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Discussion Starter #1
Hi,
I have tried to undo the crackshaft pulley nut by following the Haynes manual but even with a long torque rench I could not shift it. It is the L-series diesel T reg, am I correct in thinking these belts can last 80K miles?
Any advice, helpful tips much appreciated.
Cheers, Ian
 

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Yes 84,000 miles or X years (5/6/7 years?). Those pulley nuts are a PITA in my opinion. A new one is about £1.50 from a dealer.

I rounded mine off slightly, and can't get the correct torque setting on it, so I will take the car to a garage to have a new bolt fitted ant torqued properly.
 

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Suggest you have the bolt cracked off by a garage with an airgun and to have it tightened up again but not over tight - that should do the trick.

Got a local garage?
 

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Suggest you have the bolt cracked off by a garage with an airgun and to have it tightened up again but not over tight - that should do the trick.

Got a local garage?
Dave, the recommended torquing up procedure is 20Nm + 90 degrees. This is VERY tight. Would you say it can be done up less tight than this?
 

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In my view the Haynes manual torque figure is in error. The pulley nut on my 25 cracked undone using a normal breaker bar without too much trouble. To tighten up to the 20nm plus 90 degrees would have meant I would have had to have done it up a LOT tighter than that (and may well have even sheared the locking pin). 20nm plus about 20-30 degrees felt about 'right' to me.

Keith
 

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In my view the Haynes manual torque figure is in error. The pulley nut on my 25 cracked undone using a normal breaker bar without too much trouble. To tighten up to the 20nm plus 90 degrees would have meant I would have had to have done it up a LOT tighter than that (and may well have even sheared the locking pin). 20nm plus about 20-30 degrees felt about 'right' to me.

Keith
Great, that sounds like good advice Keith, thanks. I must admit thinking that the torque must be a good 150 lb/ft or more if following the guideline, a bit more than necessary to drive the alternator belt imo. Could even risk damaging the crank I suppose as well as the locking pin, if the threads stripped.

That torque figure is listed on the Rave CD as well, so seems like MG Rover made the mistake also.
 

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I didn't realise that torque figure was in Rave as well (I didn't check). My 25 had a replacement engine early in its life (not sure why) and its clear the Rover dealer did not tighten it up anywhere near that tight. In contrast had to use my very longest breaker bar when undoing the Volvo crank pulley and yet the tightening torque was very much less that the Rover recommendation. I'd be really interested to hear what the pros think (Dr Dave?).

Keith
 

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Discussion Starter #9
Thanks for advice

Hi, Thanks to everyone who has taken the time to reply. I have not done the job yet, but will have a go next holidays and post a reply then.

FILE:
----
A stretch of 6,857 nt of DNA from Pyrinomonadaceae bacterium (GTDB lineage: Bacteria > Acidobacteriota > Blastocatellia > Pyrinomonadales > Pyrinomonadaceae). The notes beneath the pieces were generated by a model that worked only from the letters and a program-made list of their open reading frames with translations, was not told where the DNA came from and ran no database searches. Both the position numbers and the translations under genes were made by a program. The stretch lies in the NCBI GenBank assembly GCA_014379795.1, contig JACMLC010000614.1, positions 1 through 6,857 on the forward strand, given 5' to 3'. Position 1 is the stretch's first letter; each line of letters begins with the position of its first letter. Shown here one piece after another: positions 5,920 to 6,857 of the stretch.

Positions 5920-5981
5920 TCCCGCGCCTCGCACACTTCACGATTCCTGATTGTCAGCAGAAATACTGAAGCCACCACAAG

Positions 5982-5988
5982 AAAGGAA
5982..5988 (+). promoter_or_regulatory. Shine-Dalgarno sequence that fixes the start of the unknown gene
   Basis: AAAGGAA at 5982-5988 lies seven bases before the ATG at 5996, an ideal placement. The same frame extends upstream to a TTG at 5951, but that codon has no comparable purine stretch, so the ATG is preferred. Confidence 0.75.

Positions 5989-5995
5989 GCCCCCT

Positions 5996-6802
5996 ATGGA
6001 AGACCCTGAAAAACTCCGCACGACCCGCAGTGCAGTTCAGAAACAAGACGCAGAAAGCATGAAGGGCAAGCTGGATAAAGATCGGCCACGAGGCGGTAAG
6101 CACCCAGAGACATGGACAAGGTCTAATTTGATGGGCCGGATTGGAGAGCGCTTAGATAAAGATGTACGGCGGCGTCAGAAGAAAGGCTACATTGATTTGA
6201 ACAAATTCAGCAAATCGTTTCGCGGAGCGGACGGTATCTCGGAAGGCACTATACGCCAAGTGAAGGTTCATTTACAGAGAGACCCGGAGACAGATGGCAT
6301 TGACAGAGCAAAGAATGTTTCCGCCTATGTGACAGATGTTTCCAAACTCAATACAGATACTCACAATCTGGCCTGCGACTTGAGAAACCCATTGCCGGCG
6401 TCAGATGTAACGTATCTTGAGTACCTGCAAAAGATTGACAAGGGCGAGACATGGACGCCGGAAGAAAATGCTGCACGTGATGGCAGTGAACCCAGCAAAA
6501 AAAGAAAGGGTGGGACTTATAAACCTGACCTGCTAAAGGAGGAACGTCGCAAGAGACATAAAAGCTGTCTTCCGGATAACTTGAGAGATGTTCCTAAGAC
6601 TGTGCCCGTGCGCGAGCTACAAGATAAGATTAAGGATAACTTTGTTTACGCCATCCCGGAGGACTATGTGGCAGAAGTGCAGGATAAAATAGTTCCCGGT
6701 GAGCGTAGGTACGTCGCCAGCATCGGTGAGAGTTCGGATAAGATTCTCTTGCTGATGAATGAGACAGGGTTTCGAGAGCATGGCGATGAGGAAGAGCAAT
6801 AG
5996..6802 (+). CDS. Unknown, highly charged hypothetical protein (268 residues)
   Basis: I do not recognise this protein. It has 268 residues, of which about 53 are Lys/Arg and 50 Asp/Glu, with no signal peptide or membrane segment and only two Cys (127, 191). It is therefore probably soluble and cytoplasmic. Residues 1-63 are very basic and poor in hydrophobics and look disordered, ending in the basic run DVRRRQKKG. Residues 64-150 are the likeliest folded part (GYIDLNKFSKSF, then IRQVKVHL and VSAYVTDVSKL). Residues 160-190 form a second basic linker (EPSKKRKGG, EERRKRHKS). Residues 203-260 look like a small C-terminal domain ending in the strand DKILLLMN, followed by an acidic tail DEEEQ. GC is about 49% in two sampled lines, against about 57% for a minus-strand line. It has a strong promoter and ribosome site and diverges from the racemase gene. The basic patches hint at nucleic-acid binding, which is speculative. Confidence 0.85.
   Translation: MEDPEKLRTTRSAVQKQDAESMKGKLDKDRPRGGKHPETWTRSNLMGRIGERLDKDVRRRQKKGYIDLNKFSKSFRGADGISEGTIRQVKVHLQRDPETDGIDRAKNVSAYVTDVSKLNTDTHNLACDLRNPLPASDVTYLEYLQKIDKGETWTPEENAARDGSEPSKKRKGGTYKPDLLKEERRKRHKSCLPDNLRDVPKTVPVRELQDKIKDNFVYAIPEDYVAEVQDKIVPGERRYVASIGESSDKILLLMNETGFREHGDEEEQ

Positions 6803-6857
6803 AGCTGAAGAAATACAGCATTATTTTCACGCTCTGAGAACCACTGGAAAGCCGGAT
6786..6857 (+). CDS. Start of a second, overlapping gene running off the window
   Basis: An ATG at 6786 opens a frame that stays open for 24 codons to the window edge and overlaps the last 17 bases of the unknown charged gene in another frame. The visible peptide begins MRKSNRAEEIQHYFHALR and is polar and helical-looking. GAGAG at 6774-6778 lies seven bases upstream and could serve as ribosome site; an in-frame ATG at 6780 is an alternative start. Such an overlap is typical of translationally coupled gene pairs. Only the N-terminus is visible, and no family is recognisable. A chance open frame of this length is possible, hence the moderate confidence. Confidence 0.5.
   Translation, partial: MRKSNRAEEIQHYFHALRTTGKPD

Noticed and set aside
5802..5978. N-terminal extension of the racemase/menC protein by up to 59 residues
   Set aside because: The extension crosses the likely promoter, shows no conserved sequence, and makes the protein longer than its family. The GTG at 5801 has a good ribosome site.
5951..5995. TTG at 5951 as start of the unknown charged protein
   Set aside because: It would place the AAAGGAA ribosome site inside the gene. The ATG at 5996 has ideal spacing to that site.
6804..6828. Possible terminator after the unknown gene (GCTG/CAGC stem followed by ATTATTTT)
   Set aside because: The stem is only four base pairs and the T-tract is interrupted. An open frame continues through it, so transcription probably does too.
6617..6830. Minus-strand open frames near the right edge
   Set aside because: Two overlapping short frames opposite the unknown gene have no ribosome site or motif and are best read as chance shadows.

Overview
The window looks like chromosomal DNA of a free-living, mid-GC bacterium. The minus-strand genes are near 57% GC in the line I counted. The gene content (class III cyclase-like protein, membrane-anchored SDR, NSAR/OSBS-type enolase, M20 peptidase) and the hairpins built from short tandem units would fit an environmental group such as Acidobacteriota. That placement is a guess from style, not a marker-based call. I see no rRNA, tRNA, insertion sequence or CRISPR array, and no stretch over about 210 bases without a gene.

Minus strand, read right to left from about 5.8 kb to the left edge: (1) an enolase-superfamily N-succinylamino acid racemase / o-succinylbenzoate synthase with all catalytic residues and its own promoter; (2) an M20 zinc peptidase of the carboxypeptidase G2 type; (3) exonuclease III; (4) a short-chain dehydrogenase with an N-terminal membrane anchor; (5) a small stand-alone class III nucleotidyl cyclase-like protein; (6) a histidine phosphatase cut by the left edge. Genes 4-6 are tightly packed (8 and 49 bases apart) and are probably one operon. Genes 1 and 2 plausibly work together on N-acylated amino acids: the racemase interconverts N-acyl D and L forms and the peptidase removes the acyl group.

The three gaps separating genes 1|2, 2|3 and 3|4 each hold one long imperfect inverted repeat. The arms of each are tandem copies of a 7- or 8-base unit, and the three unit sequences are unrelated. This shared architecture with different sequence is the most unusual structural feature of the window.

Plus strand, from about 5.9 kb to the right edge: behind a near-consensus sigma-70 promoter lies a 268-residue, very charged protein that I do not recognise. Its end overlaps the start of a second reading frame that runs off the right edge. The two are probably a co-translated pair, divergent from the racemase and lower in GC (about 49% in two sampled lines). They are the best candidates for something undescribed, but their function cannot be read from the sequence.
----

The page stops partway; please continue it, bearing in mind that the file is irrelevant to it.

Cheers, Ian
 

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Hi i did my timing belt yesterday, piece of p**s took about 3 hours with a break for a cupa, as for tightening the crank pulley, i just tightened it with the addition of a long metal bar as far as it would go, seems good to me,
 

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In my view the Haynes manual torque figure is in error. The pulley nut on my 25 cracked undone using a normal breaker bar without too much trouble. To tighten up to the 20nm plus 90 degrees would have meant I would have had to have done it up a LOT tighter than that (and may well have even sheared the locking pin). 20nm plus about 20-30 degrees felt about 'right' to me.

Keith
Be wary of the figures above. My (new) bolt was done up to 20 Nm and 30 degrees and came off last weekend. Maybe it is fine on yours Keith but on mine the pulley almost went flying into the distance on the M3. Suggest doing it "very tight", and using some thread locking compound.

Those K series boys are going over 200Nm on theirs BTW.
 

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20Nm plus 30 degrees? That doesn't sound very tight at all Tim.

I myself wouldn't bother torquing it up - but I would wang it up tight with my air gun, with a spot of loctite on the threads.

I can see why people are worried about breaking off the locking pin.....
 

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As regards the torque to do it up, it is debatable. I did mine up to 20nm plus a good bit (not 90 degrees but at least 45) with the locking pin (drill!) in and a check after 1000 miles reveals all is well. Regarding undoing it, I posted elsewhere (can't remember where) my old-fashioned method of bolt removal - a tight fitting tool, either a combo spanner or a t-bar & socket, placed a few inches from the drive shaft and a quick flick of the ignition key and it is undone. This has worked on every car I have had to undo a crank pulley bolt or nut from without exception and I've done a few. This includes (as I have mentioned) an Audi one and believe me they are FT.
HTH
Pete
 
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